But as time passes, I’ve also got a challenge idea – how long can I keep using this phone without having to give up any new app features, deal with slowdowns or let’s hope not breaking it (although I could replace the screen just for the sake of seeing how far I can go) .

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coding: eventko v2

For a few years I’ve been running a daily events collector that pooled Facebook events for our capital city Ljubljana from a curated list of venues. Unfortunately in 2018 Facebook limited the amount of data that you can get from their Graph API, so my events collector stopped working.

Since the Facebook events feed on their main website is still messy and the event results returned there are cluttered with a lot of content I really do not care for, I re-wrote the events collector.

You can visit it here: https://eventko.easwee.net/

List is updated once per day and pulls in events from ~170 venues in Ljubljana. The whole app runs on Node.js on a EC2 Linux instance. Cron job is triggered daily to collect fresh events and store them to a temporary database. I do not keep any old events – only future events are collected, old data is dumped every morning, in order to keep the AWS costs to a minimum.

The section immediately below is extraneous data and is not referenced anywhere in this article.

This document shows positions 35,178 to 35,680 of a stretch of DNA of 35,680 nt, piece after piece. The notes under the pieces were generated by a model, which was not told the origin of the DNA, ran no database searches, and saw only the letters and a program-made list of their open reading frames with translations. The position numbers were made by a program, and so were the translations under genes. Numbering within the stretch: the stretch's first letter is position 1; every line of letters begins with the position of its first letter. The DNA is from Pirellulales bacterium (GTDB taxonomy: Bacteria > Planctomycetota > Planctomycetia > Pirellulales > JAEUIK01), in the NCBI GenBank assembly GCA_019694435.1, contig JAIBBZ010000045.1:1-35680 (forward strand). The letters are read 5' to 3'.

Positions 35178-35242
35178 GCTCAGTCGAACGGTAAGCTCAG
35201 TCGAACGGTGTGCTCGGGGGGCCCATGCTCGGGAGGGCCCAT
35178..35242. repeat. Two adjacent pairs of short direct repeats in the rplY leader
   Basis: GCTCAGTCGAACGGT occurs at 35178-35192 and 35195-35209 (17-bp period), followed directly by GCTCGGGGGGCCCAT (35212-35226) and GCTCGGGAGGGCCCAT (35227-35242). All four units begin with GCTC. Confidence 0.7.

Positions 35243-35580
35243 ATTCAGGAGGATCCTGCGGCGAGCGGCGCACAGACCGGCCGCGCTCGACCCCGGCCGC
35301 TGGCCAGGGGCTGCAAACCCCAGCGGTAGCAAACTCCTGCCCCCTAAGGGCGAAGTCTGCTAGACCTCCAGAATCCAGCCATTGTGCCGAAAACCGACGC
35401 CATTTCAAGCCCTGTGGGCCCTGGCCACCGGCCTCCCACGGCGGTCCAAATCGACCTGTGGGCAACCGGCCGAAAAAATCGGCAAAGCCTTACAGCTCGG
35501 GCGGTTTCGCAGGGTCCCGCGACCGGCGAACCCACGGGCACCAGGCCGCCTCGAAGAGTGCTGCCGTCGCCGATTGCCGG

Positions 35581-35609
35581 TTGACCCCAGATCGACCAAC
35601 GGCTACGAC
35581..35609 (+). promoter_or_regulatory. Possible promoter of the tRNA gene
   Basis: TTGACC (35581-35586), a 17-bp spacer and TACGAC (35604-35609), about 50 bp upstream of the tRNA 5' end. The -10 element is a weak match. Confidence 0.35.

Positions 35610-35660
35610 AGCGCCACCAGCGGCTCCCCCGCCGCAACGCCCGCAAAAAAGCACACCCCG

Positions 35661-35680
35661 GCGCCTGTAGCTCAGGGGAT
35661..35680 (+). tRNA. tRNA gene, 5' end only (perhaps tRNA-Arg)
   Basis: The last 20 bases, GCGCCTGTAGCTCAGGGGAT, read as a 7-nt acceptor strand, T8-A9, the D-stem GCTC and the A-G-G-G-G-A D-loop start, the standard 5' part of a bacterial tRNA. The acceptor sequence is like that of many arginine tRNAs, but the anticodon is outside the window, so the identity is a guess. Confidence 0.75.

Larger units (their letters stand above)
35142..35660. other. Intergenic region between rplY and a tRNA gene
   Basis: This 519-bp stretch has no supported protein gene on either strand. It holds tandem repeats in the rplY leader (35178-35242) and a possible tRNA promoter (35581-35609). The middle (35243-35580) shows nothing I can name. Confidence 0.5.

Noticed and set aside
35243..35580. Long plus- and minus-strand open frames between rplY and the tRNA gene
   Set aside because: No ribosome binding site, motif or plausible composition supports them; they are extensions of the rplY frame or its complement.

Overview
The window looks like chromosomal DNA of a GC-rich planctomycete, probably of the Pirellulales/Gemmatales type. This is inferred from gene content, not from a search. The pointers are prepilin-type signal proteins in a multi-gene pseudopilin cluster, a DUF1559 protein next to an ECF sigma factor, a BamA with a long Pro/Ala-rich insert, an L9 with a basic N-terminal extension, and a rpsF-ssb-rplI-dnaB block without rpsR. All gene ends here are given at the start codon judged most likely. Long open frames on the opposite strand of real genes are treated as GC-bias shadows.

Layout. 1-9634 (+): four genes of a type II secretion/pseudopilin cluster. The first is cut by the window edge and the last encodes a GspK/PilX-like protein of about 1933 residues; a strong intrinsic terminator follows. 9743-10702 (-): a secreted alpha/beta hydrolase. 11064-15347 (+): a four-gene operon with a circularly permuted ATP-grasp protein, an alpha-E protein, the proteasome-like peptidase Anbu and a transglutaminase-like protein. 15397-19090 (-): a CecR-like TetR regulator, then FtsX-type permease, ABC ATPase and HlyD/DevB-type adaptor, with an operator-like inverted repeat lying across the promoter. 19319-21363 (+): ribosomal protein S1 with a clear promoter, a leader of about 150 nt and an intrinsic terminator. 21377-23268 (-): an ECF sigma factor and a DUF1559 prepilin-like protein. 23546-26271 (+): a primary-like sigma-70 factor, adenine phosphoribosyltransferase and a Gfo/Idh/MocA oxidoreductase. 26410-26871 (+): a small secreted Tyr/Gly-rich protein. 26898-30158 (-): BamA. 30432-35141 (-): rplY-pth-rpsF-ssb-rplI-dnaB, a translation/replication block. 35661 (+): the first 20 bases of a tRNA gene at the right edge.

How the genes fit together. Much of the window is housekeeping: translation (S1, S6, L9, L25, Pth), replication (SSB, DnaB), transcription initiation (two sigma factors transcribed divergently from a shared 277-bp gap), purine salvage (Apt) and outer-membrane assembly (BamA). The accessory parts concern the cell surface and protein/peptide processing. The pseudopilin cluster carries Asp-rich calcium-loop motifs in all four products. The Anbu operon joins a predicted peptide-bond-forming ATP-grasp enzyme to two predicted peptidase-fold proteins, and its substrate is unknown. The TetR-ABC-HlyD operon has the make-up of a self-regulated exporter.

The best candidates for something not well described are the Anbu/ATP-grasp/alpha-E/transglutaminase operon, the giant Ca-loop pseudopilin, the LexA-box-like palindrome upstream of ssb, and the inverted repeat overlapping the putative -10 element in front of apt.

This project is probably useless to the larger global population, but I believe it can be handy to the citizens of Ljubljana, who can have a clean source of quality daily events (concerts, movies, theater, public educational events, exhibitions,…).

In the future I hope to come up with more projects like this, that cater to a local community, but bring tailored content that may suit it better, than the results you would get on big websites.

It was fun to build.

coding: migration

After 12 years since easwee.net was first registered, I decided that it’s time to move from a managed to a dedicated hosting to support new exciting projects. Migration is now done, including all of the subdomains and hosted files, so easwee’s network now runs on a more mature setup.

Stay tuned for interesting new future projects!

coding: PDF invoice generator

As mentioned in my previous post I’ve been trying out Svelte for the last few weeks. Considering making the classic TO-DO app demo sounded a bit boring, I decided to build something more useful for myself – so I’ve put together an invoice generator that allows me to generate invoices for my company faster, compared to using a spreadsheet, as I used to do it until now.